I’m not sure how much people read anymore; I hear it’s going out of style and am told that 280 characters now tests the limits of our attention span (the new-ish Twitter limit, FYI, if you’re, like, a caveman). I hope the reading habit isn’t dying off for several reasons; one, because I’m writing a book; and two, that sometimes the world requires a bit more mental processing power than is on display in Twitter or Instagram to get either ahead, or out, of a quagmire.
It is not an understatement to say that we presently need help with both, that is, getting ahead and out of a quagmire, on the environmental/fossil fuel front. We are a bit stuck; we have spent decades developing an utter dependency on fossil fuels, so total that it is hard to define, and with the rise of the climate debates we’re being told we need to stop using them, and now. Of course the debates gets muddied and emotional and combative at that point, and we’re stuck. We need some voices that “rise above,” so to speak.
Help is on the way, of a sort, from a courtroom in San Francisco, where a seemingly particularly wise judge is presiding over a case where several cities are suing big oil for costs associated with dealing with climate change. Now this will be some reading everyone should pay attention to.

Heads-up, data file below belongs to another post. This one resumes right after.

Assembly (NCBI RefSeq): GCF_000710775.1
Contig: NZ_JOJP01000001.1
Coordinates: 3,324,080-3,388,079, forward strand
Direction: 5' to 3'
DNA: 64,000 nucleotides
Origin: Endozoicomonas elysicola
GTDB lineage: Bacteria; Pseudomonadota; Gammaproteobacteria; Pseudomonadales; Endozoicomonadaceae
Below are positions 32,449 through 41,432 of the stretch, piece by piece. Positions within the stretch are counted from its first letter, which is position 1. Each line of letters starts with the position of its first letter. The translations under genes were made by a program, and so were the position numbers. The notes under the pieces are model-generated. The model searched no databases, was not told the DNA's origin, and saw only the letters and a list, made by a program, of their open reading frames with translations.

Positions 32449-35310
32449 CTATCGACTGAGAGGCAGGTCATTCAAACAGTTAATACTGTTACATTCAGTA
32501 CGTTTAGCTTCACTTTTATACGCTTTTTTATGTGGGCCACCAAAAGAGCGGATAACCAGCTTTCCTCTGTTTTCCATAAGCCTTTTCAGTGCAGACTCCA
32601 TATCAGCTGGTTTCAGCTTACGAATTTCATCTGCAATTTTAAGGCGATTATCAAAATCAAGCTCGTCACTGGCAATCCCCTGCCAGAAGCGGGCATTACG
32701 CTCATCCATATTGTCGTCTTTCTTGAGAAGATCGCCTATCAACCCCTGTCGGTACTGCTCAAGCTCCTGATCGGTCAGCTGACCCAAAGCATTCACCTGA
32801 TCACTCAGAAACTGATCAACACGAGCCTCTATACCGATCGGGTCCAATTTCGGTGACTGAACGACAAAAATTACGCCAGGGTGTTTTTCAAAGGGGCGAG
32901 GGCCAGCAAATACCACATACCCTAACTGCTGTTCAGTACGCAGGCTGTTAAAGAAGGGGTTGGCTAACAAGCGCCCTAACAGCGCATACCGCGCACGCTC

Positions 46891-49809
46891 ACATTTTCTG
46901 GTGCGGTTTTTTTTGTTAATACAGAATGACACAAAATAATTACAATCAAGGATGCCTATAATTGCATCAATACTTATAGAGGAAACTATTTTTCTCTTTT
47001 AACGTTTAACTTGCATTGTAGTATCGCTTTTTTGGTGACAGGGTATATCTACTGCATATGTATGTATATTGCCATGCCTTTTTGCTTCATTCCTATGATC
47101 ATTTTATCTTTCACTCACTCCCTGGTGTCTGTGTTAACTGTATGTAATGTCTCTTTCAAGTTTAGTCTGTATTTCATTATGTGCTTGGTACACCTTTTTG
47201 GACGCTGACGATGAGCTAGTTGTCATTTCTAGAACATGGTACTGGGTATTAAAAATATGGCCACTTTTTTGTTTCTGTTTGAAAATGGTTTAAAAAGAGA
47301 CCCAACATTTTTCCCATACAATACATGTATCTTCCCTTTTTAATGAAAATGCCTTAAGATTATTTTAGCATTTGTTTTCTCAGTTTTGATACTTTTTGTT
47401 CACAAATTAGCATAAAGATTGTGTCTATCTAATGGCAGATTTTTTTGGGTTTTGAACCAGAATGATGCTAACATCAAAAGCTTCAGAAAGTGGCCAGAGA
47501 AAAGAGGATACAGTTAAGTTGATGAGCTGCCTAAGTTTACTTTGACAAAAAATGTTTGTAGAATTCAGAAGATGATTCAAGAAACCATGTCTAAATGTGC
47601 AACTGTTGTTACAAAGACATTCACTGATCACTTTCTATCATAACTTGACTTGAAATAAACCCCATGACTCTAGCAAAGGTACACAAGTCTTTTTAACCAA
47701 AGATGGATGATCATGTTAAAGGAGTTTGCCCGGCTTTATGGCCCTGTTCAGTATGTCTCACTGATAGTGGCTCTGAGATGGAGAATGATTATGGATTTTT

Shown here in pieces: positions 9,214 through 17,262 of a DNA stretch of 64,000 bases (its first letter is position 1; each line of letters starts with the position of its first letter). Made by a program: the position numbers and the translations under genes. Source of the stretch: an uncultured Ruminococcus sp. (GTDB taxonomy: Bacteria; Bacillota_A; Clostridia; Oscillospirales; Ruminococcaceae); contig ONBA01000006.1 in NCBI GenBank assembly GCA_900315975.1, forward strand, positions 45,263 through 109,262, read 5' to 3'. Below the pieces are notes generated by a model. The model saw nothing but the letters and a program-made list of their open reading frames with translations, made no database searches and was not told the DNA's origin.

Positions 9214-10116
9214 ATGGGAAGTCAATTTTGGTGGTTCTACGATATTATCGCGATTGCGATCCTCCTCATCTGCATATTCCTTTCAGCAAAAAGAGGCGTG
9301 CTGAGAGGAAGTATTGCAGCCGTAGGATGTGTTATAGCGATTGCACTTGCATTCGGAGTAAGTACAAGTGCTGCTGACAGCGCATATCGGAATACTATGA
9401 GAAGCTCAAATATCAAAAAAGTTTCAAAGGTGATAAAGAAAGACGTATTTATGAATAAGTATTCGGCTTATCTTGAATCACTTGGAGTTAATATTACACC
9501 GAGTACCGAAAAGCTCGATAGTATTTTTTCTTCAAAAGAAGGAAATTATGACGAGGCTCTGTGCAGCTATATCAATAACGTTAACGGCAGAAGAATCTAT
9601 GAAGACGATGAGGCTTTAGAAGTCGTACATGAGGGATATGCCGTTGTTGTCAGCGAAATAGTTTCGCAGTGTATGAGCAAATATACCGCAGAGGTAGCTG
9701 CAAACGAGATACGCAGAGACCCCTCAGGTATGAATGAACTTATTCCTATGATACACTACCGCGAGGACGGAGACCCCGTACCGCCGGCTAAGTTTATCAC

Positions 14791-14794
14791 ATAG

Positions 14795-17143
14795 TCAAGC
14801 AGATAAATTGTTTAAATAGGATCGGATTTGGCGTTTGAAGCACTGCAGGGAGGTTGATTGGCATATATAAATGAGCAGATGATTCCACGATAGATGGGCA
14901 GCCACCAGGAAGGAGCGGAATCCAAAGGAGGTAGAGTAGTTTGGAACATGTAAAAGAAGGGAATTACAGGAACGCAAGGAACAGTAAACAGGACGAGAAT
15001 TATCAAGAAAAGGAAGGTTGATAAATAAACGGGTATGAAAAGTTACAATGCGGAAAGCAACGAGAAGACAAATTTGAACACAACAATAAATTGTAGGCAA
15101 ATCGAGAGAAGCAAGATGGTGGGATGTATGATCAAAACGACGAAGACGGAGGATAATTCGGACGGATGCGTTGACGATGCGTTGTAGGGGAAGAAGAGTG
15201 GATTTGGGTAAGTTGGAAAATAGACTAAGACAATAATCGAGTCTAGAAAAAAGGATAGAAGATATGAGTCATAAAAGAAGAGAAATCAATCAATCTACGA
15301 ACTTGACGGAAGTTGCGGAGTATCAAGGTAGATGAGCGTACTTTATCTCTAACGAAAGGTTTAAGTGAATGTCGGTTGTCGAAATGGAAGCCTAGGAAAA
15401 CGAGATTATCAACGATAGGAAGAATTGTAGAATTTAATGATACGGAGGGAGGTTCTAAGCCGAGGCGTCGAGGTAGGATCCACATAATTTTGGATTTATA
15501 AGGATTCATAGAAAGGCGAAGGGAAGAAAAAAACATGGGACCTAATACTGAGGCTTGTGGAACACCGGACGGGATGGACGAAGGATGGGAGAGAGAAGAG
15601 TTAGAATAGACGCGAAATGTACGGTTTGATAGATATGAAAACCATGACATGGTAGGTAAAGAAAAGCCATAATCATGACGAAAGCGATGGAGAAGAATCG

Legal judgments, if you even have the slightest appreciation of logic, can be fascinating and wonderful reading. (Just so you know, I am not, in case you’re wondering, currently involved in any legal proceedings that would benefit from sucking up to lawyers or the legal system.) A well written legal judgement is sometimes a thing of beauty, where each argument is considered against some sort of standard, either of law or precedent, and a verdict given with a clear line of reasoning. What can make them such excellent reading is that, if well done, they rise above the clutter of the human judgement that we cast on everything unconsciously; we sprinkle everything we observe with the big bag of biases we carry around and are often completely unaware of.